After the fall of Constantinople in 1452, there appeared among the newly subjugated Greeks an image of a 4th century ascetic Saint, lamenting over the tomb of an even more ancient, pagan, Emperor: Alexander the Great. This Icon, the Astonishment of Sisoes, is a contemplation on death, but not only the death of a man, but of an earthly empire.
The icon started to appear in Greek monasteries and quickly spread to other monasteries throughout the former Byzantine, now Ottoman Turk, Empire. The ascetic Saint kneeling in the Icon is Sisoes the Great, depicted much larger over the dead bones in Alexander the Great’s open tomb. The inscription found on these icons explains the scene:
Sisoes, the great ascetic, before the tomb of Alexander, King of the Greeks, who was once covered in glory. Astonished, he mourns for the vicissitudes of time and the transience of glory, and tearfully declaims thus:
“The mere sight of you, tomb, dismays me and causes my heart to shed tears, as I contemplate the debt we, all men, owe. How can I possibly stand it? Oh, death! Who can evade you?”
It is, therefore, a Greek memento mori (Latin: “Remember your mortality”), made more powerful by showing one of the greatest rulers in history – who conquered half the known-world – as a pile of bones. As an unknown quote declares of Alexander: “A tomb now suffices him for whom the whole world was not sufficient.”
There is more to the icon, however, than an ancient pagan emperor laying as dust before a great Christian Saint. It is by no means a triumphal icon, in the sense that Alexander the Great was greatly admired among the citizens of the Christian Byzantine Empire. The pre-Christian Roman Emperors all considered their rule to be derived through Alexander the Great, and this belief did not change when the Empire, through the conversion of Constantine, became a Christianized. From Constantine I to the last emperor Constantine the XI, Alexander the Great was considered amongst rulers as an exemplar of earthly governance. Therefore, to show Sisoes the Great above the tomb of Alexander was to remind Christians not just of the great brought low, but of the passing of an entire Empire – their nation.
Why is it that Sisoes, of all the Desert Fathers, is shown astonished before the tomb of Alexander the Great? The location of Alexander the Great’s body is a mystery even today. After his death in 323 B.C., the emperor was buried with great honour in the city that bore his name: Alexandria. The tomb was a place of pilgrimage for pagan Emperors, and Alexander himself was worshiped as a demi-god. This was all brought to an end when Theodosius made Christianity the official state religion of the Empire. Without imperial patronage, pagan shrines and temples fell into disuse or else were destroyed remarkably quickly. So too was the case with Alexander’s body. Although Christians held Alexander in great esteem for his earthly achievements, this esteem would never stretch to worship, or even support for the worship, of the emperor as a deity. And so his remains disappeared, though the exact details remain a mystery even today. This would all have happened in the latter quarter of the 4th century.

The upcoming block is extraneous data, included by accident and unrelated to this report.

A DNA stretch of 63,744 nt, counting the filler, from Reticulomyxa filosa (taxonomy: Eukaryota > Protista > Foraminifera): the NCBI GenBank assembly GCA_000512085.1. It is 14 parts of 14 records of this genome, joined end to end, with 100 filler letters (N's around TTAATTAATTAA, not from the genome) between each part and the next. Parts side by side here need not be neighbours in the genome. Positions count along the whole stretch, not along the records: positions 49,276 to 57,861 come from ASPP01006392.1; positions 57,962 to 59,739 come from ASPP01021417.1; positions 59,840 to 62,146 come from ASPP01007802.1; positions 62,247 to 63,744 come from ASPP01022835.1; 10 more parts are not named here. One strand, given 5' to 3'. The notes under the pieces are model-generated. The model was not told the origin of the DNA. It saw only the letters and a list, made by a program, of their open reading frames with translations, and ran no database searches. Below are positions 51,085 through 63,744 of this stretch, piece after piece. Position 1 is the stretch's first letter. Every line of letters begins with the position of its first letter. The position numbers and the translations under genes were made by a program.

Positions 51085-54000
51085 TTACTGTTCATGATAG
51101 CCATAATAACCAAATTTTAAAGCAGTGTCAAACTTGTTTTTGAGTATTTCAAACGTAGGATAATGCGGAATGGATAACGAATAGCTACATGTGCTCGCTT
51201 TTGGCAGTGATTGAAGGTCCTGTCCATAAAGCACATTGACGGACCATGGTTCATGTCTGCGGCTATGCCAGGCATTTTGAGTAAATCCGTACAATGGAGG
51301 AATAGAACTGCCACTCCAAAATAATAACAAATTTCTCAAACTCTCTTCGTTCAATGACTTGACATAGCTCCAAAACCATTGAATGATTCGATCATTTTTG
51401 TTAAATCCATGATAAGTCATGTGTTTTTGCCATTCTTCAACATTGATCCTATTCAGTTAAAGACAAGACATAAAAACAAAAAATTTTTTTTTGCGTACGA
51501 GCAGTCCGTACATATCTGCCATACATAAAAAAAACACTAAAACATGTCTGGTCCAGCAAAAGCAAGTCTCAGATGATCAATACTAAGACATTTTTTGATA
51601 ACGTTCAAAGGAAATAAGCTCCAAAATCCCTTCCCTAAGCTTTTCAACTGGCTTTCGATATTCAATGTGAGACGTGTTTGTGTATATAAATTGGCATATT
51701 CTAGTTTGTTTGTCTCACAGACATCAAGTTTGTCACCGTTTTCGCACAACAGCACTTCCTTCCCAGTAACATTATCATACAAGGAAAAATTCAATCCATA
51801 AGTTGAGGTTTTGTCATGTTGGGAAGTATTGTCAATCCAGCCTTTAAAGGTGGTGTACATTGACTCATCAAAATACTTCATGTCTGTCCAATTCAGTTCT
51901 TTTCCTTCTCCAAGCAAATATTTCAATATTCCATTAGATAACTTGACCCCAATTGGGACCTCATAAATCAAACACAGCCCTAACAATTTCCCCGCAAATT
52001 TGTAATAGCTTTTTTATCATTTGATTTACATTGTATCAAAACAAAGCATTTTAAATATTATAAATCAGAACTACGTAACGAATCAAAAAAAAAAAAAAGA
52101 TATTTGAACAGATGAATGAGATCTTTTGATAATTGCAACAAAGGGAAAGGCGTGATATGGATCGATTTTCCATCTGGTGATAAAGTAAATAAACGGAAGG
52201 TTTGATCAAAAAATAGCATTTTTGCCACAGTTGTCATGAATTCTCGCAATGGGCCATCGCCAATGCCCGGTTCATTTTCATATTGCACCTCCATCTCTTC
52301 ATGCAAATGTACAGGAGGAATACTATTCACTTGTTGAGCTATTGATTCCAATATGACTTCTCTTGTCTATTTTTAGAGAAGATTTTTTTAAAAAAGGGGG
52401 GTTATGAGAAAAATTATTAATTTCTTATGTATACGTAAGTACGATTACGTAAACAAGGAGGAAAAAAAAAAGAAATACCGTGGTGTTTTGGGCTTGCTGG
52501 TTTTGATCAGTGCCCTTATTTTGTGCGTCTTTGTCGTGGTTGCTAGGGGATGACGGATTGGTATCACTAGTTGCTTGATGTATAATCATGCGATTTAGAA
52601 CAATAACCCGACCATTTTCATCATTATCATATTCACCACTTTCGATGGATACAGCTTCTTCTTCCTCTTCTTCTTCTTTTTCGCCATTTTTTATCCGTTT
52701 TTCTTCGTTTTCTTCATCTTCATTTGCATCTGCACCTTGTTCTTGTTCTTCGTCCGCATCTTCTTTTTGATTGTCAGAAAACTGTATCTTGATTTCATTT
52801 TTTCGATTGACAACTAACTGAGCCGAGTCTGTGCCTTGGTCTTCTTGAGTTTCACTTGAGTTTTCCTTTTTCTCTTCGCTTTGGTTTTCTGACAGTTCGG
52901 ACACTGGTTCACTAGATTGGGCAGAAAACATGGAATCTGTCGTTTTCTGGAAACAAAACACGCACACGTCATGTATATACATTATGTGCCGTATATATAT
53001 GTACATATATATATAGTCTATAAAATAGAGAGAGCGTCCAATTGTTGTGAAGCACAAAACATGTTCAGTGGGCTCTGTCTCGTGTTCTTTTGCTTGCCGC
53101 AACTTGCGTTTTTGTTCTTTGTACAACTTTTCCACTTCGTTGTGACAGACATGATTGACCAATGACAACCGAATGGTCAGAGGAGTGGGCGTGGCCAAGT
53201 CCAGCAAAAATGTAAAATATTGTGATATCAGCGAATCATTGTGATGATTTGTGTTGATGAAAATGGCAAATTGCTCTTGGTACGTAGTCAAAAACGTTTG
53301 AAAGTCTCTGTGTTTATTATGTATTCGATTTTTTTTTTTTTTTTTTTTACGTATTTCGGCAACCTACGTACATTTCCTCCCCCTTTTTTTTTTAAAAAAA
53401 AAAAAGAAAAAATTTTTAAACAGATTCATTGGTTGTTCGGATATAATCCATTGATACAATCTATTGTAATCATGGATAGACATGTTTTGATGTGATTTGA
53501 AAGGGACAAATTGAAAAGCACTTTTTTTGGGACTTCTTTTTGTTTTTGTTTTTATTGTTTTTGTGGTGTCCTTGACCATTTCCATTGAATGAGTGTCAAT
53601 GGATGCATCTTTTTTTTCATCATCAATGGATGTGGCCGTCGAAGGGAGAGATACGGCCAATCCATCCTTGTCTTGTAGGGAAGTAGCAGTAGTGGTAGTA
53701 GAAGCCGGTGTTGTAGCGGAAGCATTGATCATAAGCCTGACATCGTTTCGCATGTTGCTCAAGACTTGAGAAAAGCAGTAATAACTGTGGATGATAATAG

It is around the same time that the great ascetic, Sisoes the Great, flourished. Living in the Egyptian wilderness, it is not unlikely that St Sisoes witnessed any desecration of Alexander’s Tomb. Even if the icon does not represent a literal event, Sisoes would have heard of such events and perhaps commented upon them. These words would have been preserved throughout the centuries to be inscribed on the icons we see from the 15th century.
And so, in the icon there is also a hope. Lamenting over the passing of an earthly empire founded by Alexander the Great, the Christians under the Turkish Yoke would now look to the monastics for support – personified by Sisoes the Great. The pagan religions all but disappeared once the earthly pagan kingdom vanished, yet this was not to be the case with the Christian Faith. Through the spiritual warfare waged by those in the monastic life, the Christian faith survived under the Muslim Ottoman Empire for centuries until the time when it too fell.
Alexander is called Great because of his earthly glory. Sisoes is called Great because of his spiritual glory, gained by the grace of God and in living the spiritual life. And so the Astonishment of Sisoes shows the superiority of the spiritual over the carnal; yet it confronts us with our inevitable bodily death, and demands us to prepare for it. This is why today the icon can sometimes be found on the Western wall of churches, so that we will carry the remembrance of death with us as we leave.
You proved to be a citizen of the desert, an angel in the flesh, and a wonderworker, O Sisoes, our God-bearing Father.
By fasting, vigil, and prayer you obtained heavenly gifts, and healed the sick and the souls of them that had recourse to you with faith.
Glory to Him that gave you strength.
Glory to Him that crowned you.
Glory to Him that works healing for all through you.